Printed on: September 25, 2013

Grizzly bear is killed in Island Park


Two young grizzly bears are motherless after an Island Park resident shot and killed a female grizzly almost two weeks ago.

The Idaho Department of Fish and Game announced the shooting in a Tuesday news release. This is the second grizzly killed in the Island Park area in a month.

On Sept. 12, the U.S. Fish and Wildlife Service began investigating the bear's death. Gregg Losinski, Idaho Department of Fish and Game spokesman, was unsure when the bear was killed.

Because the incident is under investigation by the enforcement branch of the Fish and Wildlife Service, no other details are being released at this time.

On Aug. 23, Frank Molle shot and killed a bear in the Shotgun Valley area. It is unclear whether Molle was acting in self-defense, but according to previous reports, a grizzly previously visited the property where Molle is a caretaker and tore down a bird feeder to eat the seeds. Molle was carrying a high-powered rifle while performing chores that night because of the earlier bear activity. That incident also is under investigation by the Fish and Wildlife Service.

If either Molle or the unnamed Island Park resident were not acting in self-defense, they could be charged with a federal crime.

"Because the grizzly bear is federally protected in the Lower 48 states as a threatened species, it is a violation of the Endangered Species Act to shoot one, except in self defense and defense of others during an imminent attack," according to information from the U.S. Fish and Wildlife Service.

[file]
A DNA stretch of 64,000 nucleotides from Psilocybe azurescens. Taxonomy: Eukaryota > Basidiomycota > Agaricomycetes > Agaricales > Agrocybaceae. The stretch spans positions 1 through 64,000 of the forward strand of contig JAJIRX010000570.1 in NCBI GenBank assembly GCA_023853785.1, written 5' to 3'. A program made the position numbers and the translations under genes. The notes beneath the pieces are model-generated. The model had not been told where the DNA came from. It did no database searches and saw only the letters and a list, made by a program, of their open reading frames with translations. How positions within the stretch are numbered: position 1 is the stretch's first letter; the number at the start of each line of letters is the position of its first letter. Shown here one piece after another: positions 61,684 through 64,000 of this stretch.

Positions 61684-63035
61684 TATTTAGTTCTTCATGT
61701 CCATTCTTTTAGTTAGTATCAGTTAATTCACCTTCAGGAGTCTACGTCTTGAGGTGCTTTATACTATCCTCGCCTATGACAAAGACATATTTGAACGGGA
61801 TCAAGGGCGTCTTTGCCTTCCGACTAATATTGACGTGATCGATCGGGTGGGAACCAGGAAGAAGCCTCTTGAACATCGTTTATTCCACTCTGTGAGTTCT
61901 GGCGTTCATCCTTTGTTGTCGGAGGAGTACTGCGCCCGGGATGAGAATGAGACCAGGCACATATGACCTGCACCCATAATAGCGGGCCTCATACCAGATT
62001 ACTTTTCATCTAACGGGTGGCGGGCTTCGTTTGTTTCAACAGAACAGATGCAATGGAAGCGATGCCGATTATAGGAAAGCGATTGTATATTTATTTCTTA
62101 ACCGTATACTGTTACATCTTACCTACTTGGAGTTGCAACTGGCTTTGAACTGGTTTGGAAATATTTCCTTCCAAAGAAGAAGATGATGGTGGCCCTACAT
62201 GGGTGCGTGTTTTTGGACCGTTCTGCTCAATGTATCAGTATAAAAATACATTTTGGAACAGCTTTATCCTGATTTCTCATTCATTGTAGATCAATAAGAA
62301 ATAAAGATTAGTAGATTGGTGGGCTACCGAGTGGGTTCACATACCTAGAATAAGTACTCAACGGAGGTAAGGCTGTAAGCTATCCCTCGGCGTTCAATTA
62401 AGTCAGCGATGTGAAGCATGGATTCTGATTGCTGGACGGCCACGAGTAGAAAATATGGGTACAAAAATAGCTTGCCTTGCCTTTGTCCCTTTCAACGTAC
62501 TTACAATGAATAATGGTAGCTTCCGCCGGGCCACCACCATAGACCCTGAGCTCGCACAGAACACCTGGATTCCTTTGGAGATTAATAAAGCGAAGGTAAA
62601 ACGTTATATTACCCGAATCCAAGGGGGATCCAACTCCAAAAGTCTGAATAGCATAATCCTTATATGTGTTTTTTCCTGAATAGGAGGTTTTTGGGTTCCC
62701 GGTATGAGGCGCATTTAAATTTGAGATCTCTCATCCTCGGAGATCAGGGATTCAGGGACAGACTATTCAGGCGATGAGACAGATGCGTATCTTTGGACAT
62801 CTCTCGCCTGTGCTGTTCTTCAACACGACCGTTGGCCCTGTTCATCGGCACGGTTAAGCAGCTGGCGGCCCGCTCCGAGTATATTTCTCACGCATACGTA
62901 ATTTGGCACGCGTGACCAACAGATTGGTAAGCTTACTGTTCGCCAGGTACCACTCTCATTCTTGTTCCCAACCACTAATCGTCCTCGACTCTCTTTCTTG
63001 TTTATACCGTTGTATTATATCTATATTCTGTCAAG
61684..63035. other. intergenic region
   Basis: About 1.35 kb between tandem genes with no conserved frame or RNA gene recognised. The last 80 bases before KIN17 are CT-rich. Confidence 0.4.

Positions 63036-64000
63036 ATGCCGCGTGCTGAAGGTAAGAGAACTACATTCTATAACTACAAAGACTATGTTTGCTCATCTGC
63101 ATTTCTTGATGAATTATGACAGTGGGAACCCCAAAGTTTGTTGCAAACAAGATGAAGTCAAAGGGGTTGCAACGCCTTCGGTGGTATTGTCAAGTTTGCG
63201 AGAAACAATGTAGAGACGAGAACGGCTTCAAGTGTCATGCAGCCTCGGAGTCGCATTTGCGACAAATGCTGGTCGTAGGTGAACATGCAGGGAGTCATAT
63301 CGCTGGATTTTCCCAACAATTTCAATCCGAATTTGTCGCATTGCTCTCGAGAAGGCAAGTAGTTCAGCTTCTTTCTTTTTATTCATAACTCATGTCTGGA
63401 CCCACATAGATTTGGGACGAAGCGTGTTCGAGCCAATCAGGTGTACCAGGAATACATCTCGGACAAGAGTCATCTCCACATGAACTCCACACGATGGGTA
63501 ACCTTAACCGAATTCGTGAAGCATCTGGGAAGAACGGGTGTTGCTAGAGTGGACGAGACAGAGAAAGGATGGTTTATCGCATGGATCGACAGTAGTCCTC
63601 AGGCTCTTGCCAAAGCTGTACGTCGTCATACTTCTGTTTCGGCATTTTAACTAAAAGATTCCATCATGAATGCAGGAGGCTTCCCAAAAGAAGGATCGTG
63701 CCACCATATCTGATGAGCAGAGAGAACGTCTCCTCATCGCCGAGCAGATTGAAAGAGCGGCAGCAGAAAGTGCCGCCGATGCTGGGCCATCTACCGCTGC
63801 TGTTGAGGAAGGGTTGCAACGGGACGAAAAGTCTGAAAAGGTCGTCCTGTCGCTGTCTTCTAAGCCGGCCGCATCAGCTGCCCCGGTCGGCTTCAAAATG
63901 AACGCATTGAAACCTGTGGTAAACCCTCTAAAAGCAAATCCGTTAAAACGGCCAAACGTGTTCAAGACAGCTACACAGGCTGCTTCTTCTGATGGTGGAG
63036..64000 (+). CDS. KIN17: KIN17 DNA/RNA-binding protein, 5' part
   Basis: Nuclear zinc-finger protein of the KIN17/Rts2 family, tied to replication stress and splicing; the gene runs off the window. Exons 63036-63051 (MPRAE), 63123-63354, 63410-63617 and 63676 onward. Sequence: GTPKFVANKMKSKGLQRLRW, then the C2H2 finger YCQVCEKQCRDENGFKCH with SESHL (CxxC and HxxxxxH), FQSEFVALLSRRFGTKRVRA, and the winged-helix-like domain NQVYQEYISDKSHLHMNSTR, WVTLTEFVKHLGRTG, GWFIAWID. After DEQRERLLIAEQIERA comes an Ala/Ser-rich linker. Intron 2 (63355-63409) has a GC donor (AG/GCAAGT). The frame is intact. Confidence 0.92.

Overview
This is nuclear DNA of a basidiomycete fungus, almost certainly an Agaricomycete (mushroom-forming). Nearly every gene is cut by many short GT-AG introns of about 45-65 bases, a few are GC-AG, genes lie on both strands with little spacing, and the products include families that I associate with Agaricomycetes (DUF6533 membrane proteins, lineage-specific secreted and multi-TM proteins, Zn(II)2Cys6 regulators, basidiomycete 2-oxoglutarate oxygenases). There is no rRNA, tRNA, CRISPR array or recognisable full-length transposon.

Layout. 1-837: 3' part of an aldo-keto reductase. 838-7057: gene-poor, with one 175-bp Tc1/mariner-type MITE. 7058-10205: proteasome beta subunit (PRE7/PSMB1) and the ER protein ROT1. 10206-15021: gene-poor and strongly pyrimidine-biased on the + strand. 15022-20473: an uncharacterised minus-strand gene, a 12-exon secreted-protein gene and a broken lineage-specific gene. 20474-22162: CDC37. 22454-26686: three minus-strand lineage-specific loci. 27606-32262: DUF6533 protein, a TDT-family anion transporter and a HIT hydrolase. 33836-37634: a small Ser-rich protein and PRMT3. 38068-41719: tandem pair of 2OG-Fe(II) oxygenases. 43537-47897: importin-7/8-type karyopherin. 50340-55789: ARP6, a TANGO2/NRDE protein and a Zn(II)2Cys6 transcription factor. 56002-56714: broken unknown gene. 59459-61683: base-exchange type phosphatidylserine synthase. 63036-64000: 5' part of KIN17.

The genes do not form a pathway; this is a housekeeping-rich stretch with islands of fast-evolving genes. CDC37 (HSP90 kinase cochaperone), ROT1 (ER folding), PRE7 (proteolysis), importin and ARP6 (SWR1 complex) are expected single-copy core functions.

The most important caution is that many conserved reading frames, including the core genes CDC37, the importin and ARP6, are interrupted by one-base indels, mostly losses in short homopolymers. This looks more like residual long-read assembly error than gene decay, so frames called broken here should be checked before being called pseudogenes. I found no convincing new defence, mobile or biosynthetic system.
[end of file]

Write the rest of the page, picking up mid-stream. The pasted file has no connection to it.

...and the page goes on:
Penalties for shooting a grizzly include up to six months in prison and a $100,000 fine.

The yearlings orphaned by this month's shooting are in good shape and weigh at least 100 pounds, said Bryan Aber, large carnivore biologist for the Fish and Game.

As long as the yearlings stay away from humans, Aber said, they should be able to enter hibernation successfully.

The yearlings may be relocated if conflicts occur, but Aber said their best opportunity to survive is to remain in their natural habitat.

Two other grizzly bear-human encounters have occurred in Island Park in the past two months.

On Aug. 15, two Bureau of Land Management contract technicians were injured bya grizzly. The bear charged the technicians after they startled it. One man was bitten on his thigh and backside, and the other had minor injuries to his hand.

On July 29, Brett Panting, a wildlife technician for the Wildlife Conservation Society, was bitten. The bear tore off 80 percent of Panting's biceps on one arm. It took seven layers of stitches to close the wound, Panting said.

Losinski said Fish and Game is always educating Island Park residents on how to deal with bears because of the high population of black and grizzly bears in the area.

"(These incidents are) an indication we can never stop educating the public about dealing with bears," he said.

Reporter Alex Stuckey can be reached at 542-6755.